Review Summary: A solid album that suffers and drags in some places. It lacks the emotional diversity and delivery of their first two albums but maintains the progressive nature and excellent musicianship of their third - well worth checking out.5 of 5 thought this review was well written
Put into context, 2007 was a year full of surprises, particularly in terms of music. There were disappointments, such as the enjoyable yet flawed Ire Works from Dillinger Escape Plan. And of course there were some wonderful albums courtesy of bands such as Pig Destroyer and Architects. Everyone has their favourites but what can be said is that some of the albums released were neither amazing or poor - they sat comfortably in a middle ground, possibly as an album that grows on you or maybe just one that requires a little bit of effort. This is where I actually get to the point - Coheed and Cambria's final installment of their pretentious yet brilliantly epic story is one of these albums.
Coheed and Cambria are one of those bands who have always been very consistent. Their debut was a fabulous showcase of the band's ability to meld together rock, pop and elements of metal into a unique styling, topped off with influences from that confusing world of progressive rock, most notably in the sprawling concept conveyed through Claudio Sanchez's lyrics. Coupled with his voice, it was pretty much a winning formula (aside from those who detest his Geddy Lee style intonation and register) and they continued the trend with a wonderful follow up album. It was different but it was still Coheed; they hadn't sold out and become a mere shadow of their former selves (but saying that, the band's music is still commercially viable and always has been). However, with their third album, they did progress and developed their sound into something a little darker, a little more complex. Good Apollo IV was an album full of little quirky surprises; more solos than before, some pretty intense riffs (check out The Willing Well I), more complex song structures and some superbly catchy numbers (The Suffering and Welcome Home). So, does Good Apollo...No World For Tomorrow continue this? In essence, yes.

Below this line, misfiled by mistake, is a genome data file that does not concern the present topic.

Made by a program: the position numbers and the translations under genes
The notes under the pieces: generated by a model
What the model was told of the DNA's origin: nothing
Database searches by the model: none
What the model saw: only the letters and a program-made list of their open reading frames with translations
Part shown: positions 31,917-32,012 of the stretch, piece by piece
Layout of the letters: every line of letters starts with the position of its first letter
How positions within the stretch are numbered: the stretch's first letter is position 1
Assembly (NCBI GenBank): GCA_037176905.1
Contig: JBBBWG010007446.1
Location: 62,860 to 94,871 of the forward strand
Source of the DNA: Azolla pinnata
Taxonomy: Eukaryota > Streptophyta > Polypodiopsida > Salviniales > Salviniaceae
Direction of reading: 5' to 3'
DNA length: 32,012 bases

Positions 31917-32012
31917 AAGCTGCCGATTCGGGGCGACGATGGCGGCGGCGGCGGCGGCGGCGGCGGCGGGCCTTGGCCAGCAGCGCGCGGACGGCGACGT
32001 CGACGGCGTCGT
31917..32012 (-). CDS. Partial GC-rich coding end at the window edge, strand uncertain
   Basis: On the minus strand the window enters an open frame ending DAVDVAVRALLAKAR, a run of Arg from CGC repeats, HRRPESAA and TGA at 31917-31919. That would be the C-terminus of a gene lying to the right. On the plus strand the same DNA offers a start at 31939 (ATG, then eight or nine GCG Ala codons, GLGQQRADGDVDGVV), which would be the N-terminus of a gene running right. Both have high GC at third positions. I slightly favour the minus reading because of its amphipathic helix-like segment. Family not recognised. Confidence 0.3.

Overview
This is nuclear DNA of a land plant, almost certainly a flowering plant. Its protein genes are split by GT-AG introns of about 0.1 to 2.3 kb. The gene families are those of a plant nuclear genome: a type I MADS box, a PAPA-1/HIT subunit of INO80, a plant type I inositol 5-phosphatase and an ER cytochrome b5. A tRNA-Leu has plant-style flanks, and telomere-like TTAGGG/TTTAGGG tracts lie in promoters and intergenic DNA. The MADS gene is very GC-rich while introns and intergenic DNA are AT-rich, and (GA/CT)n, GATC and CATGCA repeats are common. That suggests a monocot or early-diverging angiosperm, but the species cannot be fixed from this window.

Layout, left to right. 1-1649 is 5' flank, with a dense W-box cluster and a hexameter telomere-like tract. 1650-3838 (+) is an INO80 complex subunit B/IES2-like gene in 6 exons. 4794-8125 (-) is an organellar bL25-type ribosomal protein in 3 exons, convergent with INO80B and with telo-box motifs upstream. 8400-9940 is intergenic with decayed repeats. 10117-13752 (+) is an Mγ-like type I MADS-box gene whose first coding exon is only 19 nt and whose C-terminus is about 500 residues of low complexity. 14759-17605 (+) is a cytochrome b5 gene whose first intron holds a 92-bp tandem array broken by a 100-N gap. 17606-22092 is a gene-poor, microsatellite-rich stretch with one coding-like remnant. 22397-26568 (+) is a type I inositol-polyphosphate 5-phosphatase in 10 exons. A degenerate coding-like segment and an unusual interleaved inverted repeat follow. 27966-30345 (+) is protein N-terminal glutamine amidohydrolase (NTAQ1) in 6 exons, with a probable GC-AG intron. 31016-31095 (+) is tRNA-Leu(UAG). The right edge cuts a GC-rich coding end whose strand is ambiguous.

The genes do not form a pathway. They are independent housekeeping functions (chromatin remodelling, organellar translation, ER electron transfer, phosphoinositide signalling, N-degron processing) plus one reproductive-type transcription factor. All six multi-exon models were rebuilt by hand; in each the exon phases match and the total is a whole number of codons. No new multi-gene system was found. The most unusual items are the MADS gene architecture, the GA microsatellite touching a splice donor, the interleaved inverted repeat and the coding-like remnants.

But in some ways, no. Don't get me wrong, this is by no means a bad album - quite the opposite to be exact. But for me, this just doesn't match up to the deeply emotional ride that was Second Stage Turbine Blade, or the wondrous standout songs that In Keeping Secrets provided, or even the infinitely more epic and progressive Good Apollo IV. This could be due to many things; the departure of long time drummer Joshua Eppard, whom many disliked for his simplicity. In my opinion, Eppard was as crucial as every other number - his basic yet still interesting drumming fit the music Sanchez and co. produced excellently and he never tried to over complicate things. I feel his presence is missed throughout but that's certainly not to say that Taylor Hawkins didn't handle drum duties well. The title track pays homage to this - his timekeeping is spot on and his fills and beat variation is pretty good. The best word to describe this would be solid - you won't find any missed beats on the album or any out of place fills. He sticks to his guns and does it well.